Egypt – Climate

THE acknowledged value of Egypt as a health-resort suggests some notice of its climatic peculiarities, which, although less markedly, have still in common with many other features of the country undergone some sensible changes within recent years.

Subject to considerable local qualifications, the climate of Egypt may be generally described as hot and dry. The description applies least perfectly to the lower Delta, the situation of which, along the sea, greatly tempers the elsewhere general heat, and at the same time gives to its atmosphere a degree of moisture which is unknown in the Middle and Upper provinces. Thus in Alexandria,; where “there is an abundant rainfall between October and February, the thermometer seldom ranges above the aver-age of Southern Europe, and even in the dog-days keeps fairly down to ” temperate.” In Cairo and throughout Middle Egypt, the rain diminishes to slight showers on eight or ten days a year, and the mean temperature of the twelvemonth is nearly 3° higher than along the coast ; while in Upper Egypt rain is an almost unknown phenomenon, and the heat, which during the summer months is intense, never cools below a point that excludes winter from the list of Egyptian seasons altogether. In Alexandria, and more rarely in Cairo, European residents some-times light a fire during December and January ; but in neither city is there, in our Western sense, properly any winter at all. Spring, summer, and autumn are, in fact, the only seasons known to the whole land of Egypt.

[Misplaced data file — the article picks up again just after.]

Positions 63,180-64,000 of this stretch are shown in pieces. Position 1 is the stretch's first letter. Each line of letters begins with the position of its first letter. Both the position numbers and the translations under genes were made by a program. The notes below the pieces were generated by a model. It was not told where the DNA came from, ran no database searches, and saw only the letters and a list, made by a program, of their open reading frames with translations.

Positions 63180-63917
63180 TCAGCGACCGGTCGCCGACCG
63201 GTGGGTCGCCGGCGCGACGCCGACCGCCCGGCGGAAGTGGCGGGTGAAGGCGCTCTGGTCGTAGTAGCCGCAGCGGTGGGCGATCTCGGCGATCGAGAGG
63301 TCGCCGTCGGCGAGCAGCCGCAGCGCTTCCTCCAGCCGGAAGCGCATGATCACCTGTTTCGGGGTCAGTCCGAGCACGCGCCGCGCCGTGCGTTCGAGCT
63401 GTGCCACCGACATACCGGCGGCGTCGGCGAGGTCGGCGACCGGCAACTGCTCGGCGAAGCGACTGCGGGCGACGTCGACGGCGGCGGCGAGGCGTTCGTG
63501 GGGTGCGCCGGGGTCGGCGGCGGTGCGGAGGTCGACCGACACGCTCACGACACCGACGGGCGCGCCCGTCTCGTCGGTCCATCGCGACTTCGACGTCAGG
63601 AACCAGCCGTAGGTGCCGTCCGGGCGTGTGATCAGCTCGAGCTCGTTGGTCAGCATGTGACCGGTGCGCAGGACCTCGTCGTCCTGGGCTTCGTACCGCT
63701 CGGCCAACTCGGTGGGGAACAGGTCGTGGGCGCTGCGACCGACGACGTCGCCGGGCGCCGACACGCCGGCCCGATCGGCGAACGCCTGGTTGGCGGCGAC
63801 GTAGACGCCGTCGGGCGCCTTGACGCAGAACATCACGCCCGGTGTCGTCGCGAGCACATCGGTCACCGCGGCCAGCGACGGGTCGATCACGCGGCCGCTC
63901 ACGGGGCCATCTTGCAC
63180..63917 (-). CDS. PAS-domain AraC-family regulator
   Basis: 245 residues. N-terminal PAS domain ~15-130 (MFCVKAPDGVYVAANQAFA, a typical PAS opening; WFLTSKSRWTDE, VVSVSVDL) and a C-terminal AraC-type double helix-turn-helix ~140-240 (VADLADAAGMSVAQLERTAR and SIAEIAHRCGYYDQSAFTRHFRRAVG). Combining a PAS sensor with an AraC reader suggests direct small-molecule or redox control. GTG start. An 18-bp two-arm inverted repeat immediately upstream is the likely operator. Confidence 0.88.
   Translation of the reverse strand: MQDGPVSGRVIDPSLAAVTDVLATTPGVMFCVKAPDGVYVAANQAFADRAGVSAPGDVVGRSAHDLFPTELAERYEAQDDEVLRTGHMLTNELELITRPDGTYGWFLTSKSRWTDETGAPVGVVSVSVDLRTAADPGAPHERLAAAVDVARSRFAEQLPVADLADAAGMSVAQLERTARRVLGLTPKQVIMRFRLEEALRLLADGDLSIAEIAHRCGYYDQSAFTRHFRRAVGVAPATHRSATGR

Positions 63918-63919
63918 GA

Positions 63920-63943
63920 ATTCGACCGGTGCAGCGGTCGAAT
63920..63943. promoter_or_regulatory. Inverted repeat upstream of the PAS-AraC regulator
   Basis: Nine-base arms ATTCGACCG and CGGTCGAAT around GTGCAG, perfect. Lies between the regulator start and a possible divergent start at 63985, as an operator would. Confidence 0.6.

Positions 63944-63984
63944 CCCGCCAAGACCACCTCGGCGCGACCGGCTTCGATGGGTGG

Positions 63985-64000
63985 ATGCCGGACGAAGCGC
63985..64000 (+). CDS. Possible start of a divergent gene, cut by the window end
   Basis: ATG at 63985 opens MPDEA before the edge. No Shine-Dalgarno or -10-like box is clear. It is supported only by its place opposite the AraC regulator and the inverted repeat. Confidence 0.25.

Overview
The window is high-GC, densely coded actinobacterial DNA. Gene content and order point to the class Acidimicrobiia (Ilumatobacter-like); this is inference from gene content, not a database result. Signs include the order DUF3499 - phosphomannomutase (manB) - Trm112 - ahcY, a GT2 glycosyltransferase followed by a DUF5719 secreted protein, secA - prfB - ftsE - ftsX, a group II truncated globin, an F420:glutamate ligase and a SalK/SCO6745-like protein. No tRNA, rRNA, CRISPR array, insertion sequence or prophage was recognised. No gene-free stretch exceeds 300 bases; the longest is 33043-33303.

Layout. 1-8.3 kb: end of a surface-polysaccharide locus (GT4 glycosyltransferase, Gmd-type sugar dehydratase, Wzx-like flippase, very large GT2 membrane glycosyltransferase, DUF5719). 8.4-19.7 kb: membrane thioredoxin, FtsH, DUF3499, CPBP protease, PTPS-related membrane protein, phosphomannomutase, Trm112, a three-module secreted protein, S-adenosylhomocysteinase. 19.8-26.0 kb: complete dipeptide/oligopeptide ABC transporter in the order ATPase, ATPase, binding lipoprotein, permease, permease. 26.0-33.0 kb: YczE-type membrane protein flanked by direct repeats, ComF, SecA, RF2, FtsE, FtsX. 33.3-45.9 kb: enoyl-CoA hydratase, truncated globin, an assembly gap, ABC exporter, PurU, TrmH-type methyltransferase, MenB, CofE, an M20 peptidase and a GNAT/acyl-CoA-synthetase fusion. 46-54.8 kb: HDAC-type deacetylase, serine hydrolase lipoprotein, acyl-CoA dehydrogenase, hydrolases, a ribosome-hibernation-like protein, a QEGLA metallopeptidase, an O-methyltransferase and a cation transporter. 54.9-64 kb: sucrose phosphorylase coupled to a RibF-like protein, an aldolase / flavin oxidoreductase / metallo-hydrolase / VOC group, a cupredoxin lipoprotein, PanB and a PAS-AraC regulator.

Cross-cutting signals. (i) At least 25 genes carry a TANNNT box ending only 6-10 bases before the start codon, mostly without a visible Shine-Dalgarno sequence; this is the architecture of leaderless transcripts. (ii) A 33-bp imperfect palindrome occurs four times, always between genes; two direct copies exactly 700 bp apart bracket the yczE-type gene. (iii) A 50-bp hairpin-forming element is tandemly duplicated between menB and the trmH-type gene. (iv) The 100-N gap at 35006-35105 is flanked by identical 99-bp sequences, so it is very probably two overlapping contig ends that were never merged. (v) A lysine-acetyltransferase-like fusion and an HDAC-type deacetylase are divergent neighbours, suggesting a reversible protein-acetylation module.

The first of these begins in February, when the fruit-trees blossom and the atmosphere gradually acquires a delightful warmth. It is, however, during this otherwise charming season that occurs the hot khamsin * wind whose distinctive effects have gained for it a bad renown among atmospheric phenomena. This wind, or rather series of winds, which the Arabs also call simoom, blows intermittently from the end of March till the middle or third week of May. It comes from the far south, or more exactly SSE., and after traversing the burning sands of Africa at a time when the sun’s rags fall almost perpendicularly, it reaches Egypt laden with all the noxious vapours of the desert. On its approach, the sky, normally so blue and cloudless, becomes black and heavy, the sun darkens into a dim violet-coloured disc, and what is at first but a light warm breeze rapidly increases into a blast hot and dry as from an oven, which shrivels up every green thing, warps and cracks wood, renders breathing difficult, and is generally hurtful to both vegetable and animal life. Happily this pernicious sirocco lasts only from twenty-four to forty-eight hours at a time, during which all outdoor work is suspended and the inhabitants confine themselves to their houses, and vainly endeavour to shut out the fine unpalpable duet that fills the air, and, according to the Arab saying, is so penetrating that it will enter even an egg through the pores of its shell. These are the winds which in the unsheltered desert have so often proved fatal to whole caravans, and more than once to entire armies. They are not however peculiar to Egypt, but blowing from different points occur also in other parts of Africa, in the Syrian desert, the Arabian peninsula, Babylonia, Persia, and southern India. It is at the auto time remarkable that this southerly breeze, so perniciously hot in spring, is during the winter months the sharpest and coldest that blows—the reason being that in December and January the solar rays fall more obliquely on the desert, and the wave of air which then descends on Egypt is chilled by its passage over the snowy highlands of Abyssinia.